Sunday, April 18, 2010

What Ed Said About Cutting Onions

Welcome to the 87th weekly edition of...


Thank you for joining us! If you're new to this carnival and would like to enter your post, please check HERE for the rules and regs.

YOURS: This week's YOURS goes to Santa's Gift Shoppe! She posted instructions on how to make my all-time favorite Girl Scout cookie, thin mints! These cookies are incredible, and you'll see why I know that tomorrow. How could they be otherwise with ingredients like this...?

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Honestly, there is almost nothing that I love more than homemade versions of store-bought stuff, versions that leave out the hydrogenated oils, high fructose corn syrup and all of the other unpronounceable ingredients. For Santa's Gift Shoppe's recipe, click HERE. Thank you so much Santa's Gift Shoppe, and feel free to grab the "I Was Featured" button from my left sidebar!

MINE: My father was probably the most interesting person I've ever met in my life, so much so that my mother, before he died, had thought about writing a blog called "What Ed Said" to record all of the memorable words of wisdom he pontificated...

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(Ed is shown here carefully pressing plastic wrap onto his coveted guacamole to keep it from browning.)

She never did get around to it, but because I love the ring to that title, I'm going to use it in this and subsequent titles of my various blog posts. Thanks for the fodder, Mom!

And since I brought up Santa in the "YOURS" section of this blog, let me just say that during the latter years of his life, Ed strangely resembled a jolly red-clad man who rides in a sleigh at Christmas time, complete with red polo shirts and suspenders, and when awed children pointed to him in grocery stores, then whispered to their mothers, "Mommy, there's Santa Claus!", he would walk past them saying "Ho, ho, ho!"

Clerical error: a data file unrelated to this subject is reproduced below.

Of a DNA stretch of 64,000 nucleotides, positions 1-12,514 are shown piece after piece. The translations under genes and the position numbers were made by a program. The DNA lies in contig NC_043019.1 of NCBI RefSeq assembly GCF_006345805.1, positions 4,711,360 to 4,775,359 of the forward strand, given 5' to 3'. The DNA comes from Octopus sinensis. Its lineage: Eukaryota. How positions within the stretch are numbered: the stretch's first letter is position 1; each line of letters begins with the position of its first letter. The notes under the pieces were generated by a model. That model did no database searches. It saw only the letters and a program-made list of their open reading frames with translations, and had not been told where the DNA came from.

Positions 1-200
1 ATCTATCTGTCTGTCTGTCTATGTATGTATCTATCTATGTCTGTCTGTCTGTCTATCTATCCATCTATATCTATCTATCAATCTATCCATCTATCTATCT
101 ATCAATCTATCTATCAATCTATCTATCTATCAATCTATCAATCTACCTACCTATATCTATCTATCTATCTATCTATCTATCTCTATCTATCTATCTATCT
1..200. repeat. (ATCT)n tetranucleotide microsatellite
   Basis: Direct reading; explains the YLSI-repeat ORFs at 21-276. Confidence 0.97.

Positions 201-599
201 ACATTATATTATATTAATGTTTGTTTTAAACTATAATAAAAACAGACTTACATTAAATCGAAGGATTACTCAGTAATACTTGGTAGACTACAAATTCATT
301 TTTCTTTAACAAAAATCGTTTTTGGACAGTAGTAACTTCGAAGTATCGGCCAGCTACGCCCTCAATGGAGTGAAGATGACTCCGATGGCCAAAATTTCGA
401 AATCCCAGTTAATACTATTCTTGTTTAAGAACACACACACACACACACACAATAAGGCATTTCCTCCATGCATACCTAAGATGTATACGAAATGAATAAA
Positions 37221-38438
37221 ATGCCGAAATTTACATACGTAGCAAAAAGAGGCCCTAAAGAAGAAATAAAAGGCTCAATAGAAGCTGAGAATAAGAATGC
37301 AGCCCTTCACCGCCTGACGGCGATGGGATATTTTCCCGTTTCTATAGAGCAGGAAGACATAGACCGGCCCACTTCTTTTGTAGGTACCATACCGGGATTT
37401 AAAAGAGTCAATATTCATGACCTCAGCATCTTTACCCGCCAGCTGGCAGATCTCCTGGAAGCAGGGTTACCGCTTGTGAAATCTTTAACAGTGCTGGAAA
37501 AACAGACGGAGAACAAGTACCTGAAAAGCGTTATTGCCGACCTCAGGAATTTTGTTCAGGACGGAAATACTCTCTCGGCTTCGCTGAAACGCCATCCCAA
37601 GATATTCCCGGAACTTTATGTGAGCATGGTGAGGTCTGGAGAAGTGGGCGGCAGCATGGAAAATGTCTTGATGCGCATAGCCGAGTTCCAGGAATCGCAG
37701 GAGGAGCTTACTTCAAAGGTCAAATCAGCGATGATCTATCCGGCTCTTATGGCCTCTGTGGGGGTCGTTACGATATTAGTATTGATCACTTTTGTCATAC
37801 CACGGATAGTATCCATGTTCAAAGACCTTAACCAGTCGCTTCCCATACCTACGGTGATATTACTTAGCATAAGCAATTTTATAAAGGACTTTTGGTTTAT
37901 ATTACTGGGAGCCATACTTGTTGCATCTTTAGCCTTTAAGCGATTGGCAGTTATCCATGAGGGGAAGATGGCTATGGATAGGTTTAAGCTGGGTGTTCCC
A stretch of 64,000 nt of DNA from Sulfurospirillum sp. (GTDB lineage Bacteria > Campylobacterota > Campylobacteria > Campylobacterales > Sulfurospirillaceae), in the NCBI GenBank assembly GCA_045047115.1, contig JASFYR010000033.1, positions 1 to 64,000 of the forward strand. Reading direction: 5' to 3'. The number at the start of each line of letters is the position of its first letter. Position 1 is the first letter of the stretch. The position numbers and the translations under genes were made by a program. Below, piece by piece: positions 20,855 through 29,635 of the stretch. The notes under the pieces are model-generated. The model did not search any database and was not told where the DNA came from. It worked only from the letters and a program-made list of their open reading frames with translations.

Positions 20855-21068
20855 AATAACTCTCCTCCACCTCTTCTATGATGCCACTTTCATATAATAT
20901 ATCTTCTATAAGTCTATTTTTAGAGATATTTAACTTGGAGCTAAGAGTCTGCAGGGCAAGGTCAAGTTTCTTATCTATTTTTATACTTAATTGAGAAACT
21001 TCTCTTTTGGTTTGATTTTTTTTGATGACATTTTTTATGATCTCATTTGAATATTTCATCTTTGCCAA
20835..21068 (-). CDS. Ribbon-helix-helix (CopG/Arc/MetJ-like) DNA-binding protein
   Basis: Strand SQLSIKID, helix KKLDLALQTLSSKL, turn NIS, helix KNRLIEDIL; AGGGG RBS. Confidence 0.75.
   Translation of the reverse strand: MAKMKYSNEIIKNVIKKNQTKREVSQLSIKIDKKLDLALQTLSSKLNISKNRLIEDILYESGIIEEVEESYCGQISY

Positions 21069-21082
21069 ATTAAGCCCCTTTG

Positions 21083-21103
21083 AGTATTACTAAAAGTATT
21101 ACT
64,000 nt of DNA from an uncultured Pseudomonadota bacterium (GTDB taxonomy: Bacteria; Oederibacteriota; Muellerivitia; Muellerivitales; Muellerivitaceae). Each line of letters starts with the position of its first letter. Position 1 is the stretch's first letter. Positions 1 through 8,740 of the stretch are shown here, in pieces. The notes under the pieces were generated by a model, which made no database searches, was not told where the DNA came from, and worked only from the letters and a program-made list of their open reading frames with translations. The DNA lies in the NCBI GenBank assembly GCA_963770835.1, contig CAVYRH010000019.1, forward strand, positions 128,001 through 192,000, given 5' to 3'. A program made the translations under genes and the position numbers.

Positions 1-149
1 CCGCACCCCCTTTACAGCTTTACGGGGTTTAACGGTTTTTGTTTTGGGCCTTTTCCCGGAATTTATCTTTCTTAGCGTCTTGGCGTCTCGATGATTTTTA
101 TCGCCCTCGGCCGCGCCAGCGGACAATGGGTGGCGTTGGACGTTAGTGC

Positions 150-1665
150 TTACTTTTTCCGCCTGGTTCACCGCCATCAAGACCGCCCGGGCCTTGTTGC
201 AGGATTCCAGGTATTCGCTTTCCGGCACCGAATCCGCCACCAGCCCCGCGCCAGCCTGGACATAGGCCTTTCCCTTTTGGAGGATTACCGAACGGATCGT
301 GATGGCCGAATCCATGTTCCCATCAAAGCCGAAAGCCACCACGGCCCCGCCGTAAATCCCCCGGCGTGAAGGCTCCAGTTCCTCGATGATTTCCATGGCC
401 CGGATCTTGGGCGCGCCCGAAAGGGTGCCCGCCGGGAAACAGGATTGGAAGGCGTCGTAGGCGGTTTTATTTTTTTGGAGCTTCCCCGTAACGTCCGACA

And that was probably one of the most "normal" things he did.

Along with painting my mother's dining room picture window white so she couldn't see the discarded thrift store finds he would pile outside her home, asking us if we had let anyone tie us up when we came home from school, and telling us we didn't have to brush our teeth because we had behaved so well that day, one of Ed's trademarks was that when he cooked, he cooked A LOT. Using a large stock pot was not sufficient if he wanted to whip up a batch of soup. He had to use an Army kitchen sized stock pot, one he had purchased at an authentic Army Surplus store. I remember having to ladle soup into bag after Ziploc bag because there was so much, that we had to freeze at least three-fourths of it, and that was after the seven of us had eaten it for every meal for a week.

But really, all kidding aside, I learned many homemaking skills from my father during these marathon cooking sessions. One of the most valuable skills he taught me, and one I even passed on to a short-order cook when I worked in a diner in Louisiana, was how to cut an onion. In honor of Ed, let me share...

(Note: To avoid tears when you're cutting an onion, try THIS tip.)

The first step is to peel off the skin, then slice off the top, like so...

how to cut an onion

(Make sure to leave the bottom in tact)

The second step is to slice the onion in one half inch strips almost all the way to the bottom, but not quite, leaving the pieces still connected together...

how to cut an onion

The third step is to slice these slices in the opposite direction, continuing to keep the onion in tact...

how to cut an onion

And lastly, slice these slices off the onion, like so...

how to cut an onion


...leaving wonderful little chunks perfect for making enough soup for an Army...

how to cut an onion

I really love this technique because there is no trying to pile slices of onions on top of each other to then again slice them down to size. Try it...you'll love it!

Thanks for listening.